Tony Mann opened his barber shop in Giffnock, East Renfrewshire, at 6am to enable people to get their hair cut for the first time in months.
First Minister Nicola Sturgeon unveiled the country’s route map out of lockdown on March 16, with Monday seeing customers allowed back into some businesses.
University and college students will also be able return for in-person teaching and outdoor contact sports for 12 to 17-year-olds will restart. Monday’s move will be followed on April 26 with a wider reopening of the economy, with beer gardens and gyms returning to trading and more people being able to meet up outdoors and inside public places.
Ms Sturgeon previously said she hopes the country will return to normality by the summer.
Boris Johnson to announce framework for easing foreign travel restrictions
The Prime Minister will lead a Downing Street press conference today, expected around 5pm.
He will use the news conference to set out further details of the framework for easing foreign travel restrictions ahead of the report of the global travel task force, which is due on April 12.
While the ban on foreign travel from England will not be lifted until May 17, Downing Street has said that when the rules are relaxed there will be a risk-based “traffic light” system with red, amber and green ratings for countries around the world.
Travellers arriving from countries rated green will not be required to isolate although pre-departure and post-arrival tests will still be needed.
For those classed as amber or red, the restrictions will remain as they are with arrivals required to isolate or enter quarantine. Officials have made clear that there will be no announcement this week on which country is on which list – a decision which has been criticised by tourism industry bosses.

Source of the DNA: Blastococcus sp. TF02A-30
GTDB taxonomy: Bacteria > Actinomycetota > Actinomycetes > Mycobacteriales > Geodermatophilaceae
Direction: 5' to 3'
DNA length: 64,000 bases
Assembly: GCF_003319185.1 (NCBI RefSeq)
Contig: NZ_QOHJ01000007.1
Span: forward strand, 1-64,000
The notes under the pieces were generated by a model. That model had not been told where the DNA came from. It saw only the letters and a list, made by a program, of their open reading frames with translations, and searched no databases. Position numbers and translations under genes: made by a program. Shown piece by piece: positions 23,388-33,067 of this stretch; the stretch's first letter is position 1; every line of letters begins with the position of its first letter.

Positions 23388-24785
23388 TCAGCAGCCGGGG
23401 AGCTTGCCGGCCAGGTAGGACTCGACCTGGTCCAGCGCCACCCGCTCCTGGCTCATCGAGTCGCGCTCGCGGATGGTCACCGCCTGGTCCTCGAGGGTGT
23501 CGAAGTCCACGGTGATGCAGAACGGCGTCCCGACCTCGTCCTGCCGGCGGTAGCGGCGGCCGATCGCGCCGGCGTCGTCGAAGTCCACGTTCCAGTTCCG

Martyn Sumners, executive director of the Association of Independent Tour Operators, told The Times: “The fact that we won’t know until next month which countries are permitted for travel will make it very difficult to get programmes up and running.”
Free twice-weekly rapid Covid tests to be offered to everyone in England
Everyone in the country will be encouraged to take two Covid tests a week to show they are not infected, Boris Johnson will announce on Monday.
The rapid lateral flow tests will be paid for by the Government and can be delivered to homes free of charge from Friday. The multi-billion-pound expansion of testing is designed to catch Covid outbreaks early as the economy reopens.
While the tests are voluntary, the announcement could pave the way for workplaces or businesses to ask staff or customers to show they have a negative result.
The Government is also understood to be considering how the mass testing system could form part of an official “Covid certification” scheme, through which the public would be required to prove they have been vaccinated, show an up-to-date negative test result or prove that they have antibodies from recent infection in order to attend events or venues.
from Charles Hymas here.
Lateral flow testing site in the University of Hull’s Allam Sport Centre in Hull,Credit:OLI SCARFF / AFP7:03AM
Schools may face rise in Covid cases if face masks in class are scrapped, says union
A third wave of Covid-19 cases could threaten schools after Easter if the Government abandons strict safety measures, a union has warned. The NASUWT teaching union is calling on ministers not to water down guidance on face coverings in secondary schools and colleges ahead of the return of pupils for the summer term.
Secondary school and college pupils in England are currently being advised to wear face coverings wherever social distancing cannot be maintained, including in the classroom. But the Government has said the measure will be reviewed at Easter. The NASUWT is concerned that ministers may relax the guidance as lockdown measures begin to be eased across the country.
Such a move would undermine Covid-19 safety and reduce pupils’ adherence to the wider safety controls in schools and colleges at a time when the risk of transmission remains high, the union claims.
A survey of more than 4,000 NASUWT members found that 75% support secondary school pupils being required to wear face masks in the classroom.
Credit:Danny Lawson/PA Wire6:00AM
India’s new daily cases surpass 100,000 for first time